Internet services in Nigeria and most of sub-Saharan Africa have been very crappy. There’s an explanation for all of that. Getting on the internet in Nigeria has been such a drag lately. A tedious affair.
Pages aren’t loading or load slowly, pictures disappear when pages eventually load and office admins and HR are having a hard time apologising again and again to frustrated employees.
In some countries, consumers and businesses can’t send emails or make cross-border phone calls.
There’s a reason why internet subscribers in Nigeria and most of Africa can’t get online as they used to at the moment; and it has everything to do with the physical internet infrastructure.
Damaged undersea cables
According to Bloomberg reports that internet users across sub-Saharan Africa are stuck with slow service after two undersea cables to the continent’s western coast got damaged.
The damaged cable systems are called WACS and SAT3/WASC.
These cables are embedded in the Atlantic Ocean and connect South Africa and many other African countries to Europe, according to Openserve, a unit of South Africa’s biggest fixed-line telecommunications provider, Telkom SA SOC Ltd.
MTN Group Ltd., which is Africa’s biggest telecommunications provider, apologized to customers in Nigeria and Ivory Coast for slow Internet speeds and difficulties in accessing data services.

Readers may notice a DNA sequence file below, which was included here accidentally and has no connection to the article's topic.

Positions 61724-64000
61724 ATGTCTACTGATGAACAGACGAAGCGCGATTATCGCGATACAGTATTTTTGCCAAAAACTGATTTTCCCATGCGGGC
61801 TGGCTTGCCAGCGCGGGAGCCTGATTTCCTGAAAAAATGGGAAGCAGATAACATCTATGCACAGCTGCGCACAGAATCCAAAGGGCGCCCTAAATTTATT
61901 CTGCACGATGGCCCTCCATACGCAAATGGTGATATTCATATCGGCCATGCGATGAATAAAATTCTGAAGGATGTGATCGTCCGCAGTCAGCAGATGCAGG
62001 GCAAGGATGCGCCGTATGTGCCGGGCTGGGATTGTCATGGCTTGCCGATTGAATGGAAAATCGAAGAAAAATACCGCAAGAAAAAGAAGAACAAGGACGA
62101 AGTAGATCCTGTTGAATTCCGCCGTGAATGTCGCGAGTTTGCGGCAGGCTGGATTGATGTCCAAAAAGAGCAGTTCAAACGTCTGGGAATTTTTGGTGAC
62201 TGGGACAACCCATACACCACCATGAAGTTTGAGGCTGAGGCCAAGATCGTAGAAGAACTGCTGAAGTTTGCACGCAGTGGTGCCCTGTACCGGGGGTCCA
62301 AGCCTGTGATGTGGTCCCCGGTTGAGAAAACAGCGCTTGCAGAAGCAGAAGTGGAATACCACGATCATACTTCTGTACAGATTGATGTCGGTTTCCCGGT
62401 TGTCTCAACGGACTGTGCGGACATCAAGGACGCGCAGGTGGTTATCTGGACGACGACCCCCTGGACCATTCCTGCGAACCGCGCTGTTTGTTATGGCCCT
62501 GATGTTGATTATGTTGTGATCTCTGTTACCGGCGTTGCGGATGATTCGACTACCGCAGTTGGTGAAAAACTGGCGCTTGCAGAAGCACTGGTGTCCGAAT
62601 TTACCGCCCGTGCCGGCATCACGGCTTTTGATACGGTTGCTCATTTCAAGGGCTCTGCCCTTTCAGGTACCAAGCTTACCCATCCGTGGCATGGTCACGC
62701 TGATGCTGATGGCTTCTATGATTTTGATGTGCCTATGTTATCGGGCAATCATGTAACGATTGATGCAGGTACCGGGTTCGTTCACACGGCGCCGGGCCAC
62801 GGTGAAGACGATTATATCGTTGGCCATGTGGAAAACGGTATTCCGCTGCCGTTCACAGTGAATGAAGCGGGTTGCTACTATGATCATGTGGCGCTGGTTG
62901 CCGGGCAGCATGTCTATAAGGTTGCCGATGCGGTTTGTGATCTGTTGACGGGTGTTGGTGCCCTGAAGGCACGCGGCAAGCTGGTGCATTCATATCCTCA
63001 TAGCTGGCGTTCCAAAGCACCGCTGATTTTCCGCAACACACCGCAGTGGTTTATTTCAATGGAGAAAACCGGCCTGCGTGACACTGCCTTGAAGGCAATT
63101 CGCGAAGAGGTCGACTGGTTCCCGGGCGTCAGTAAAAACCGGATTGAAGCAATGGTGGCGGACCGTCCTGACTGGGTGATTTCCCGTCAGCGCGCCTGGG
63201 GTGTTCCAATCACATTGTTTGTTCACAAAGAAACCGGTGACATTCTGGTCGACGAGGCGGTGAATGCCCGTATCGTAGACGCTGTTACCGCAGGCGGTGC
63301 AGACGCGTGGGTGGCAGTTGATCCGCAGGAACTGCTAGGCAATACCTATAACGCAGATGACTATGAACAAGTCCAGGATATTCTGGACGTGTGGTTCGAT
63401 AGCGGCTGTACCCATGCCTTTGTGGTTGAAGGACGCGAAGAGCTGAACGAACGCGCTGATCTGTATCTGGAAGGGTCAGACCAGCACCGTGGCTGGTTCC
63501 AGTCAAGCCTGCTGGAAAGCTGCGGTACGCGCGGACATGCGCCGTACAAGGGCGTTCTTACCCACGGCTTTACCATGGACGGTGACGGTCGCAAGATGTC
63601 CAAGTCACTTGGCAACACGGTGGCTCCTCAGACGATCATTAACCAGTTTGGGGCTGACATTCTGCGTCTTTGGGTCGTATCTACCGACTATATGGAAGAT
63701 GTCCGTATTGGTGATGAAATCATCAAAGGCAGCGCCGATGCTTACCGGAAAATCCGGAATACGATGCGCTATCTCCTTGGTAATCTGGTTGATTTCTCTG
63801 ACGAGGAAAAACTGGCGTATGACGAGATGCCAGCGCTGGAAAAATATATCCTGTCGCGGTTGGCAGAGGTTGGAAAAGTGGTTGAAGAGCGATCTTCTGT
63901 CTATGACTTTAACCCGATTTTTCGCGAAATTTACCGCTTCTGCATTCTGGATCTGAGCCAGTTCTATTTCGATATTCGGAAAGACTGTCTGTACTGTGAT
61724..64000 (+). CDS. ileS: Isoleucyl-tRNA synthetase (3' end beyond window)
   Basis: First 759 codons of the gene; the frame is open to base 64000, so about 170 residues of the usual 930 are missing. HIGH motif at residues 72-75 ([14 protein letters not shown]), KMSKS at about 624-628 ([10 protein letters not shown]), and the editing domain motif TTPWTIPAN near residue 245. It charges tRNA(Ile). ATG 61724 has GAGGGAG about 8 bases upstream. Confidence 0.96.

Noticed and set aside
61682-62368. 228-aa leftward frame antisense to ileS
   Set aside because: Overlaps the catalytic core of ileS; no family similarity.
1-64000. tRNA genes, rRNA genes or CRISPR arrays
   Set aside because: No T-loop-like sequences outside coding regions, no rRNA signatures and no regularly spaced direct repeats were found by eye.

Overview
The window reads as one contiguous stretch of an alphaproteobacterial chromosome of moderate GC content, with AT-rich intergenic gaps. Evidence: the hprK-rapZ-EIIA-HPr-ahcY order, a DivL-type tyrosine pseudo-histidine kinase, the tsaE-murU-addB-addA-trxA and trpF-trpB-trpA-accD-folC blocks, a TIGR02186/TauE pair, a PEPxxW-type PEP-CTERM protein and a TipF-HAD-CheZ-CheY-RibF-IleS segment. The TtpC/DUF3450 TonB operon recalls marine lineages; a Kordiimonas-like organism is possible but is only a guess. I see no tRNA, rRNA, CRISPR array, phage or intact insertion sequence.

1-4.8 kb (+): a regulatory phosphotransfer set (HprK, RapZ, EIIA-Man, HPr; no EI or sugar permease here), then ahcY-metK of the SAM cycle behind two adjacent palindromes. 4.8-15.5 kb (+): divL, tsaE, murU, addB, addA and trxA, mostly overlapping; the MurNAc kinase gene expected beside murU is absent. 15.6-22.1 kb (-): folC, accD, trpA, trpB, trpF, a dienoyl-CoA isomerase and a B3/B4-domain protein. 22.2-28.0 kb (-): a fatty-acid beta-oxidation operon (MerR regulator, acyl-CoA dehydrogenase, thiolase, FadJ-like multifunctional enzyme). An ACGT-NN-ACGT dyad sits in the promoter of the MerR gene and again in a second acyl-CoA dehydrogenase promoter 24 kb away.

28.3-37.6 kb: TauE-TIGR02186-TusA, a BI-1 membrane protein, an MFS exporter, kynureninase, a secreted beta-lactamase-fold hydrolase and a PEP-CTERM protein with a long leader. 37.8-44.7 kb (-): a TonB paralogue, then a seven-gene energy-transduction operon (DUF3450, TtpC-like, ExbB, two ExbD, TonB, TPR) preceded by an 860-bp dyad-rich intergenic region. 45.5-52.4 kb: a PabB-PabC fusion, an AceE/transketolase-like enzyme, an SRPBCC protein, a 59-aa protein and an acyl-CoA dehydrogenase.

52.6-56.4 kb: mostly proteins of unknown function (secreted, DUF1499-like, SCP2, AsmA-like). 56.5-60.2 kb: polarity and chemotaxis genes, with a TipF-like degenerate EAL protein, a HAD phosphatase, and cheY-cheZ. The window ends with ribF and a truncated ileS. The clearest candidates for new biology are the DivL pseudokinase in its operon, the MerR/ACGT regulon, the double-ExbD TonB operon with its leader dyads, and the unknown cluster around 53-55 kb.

In newspaper advertisements and via Twitter, MTN said the problem was beyond its control.
“This situation is affecting all operators and customers in the region,” a Johannesburg-based spokeswoman for MTN said in an emailed statement on Friday. “MTN has already begun to restore traffic through other channels and will continue to find alternative routes of connectivity until the situation is resolved.”
South Africa-based Internet Solutions, a unit of Dimension Data Holdings Plc, told customers in Ghana that a “major” service impact had started on Thursday afternoon and said it didn’t know when services would be restored.
Most internet service providers in Nigeria are hooked on the Main One cable.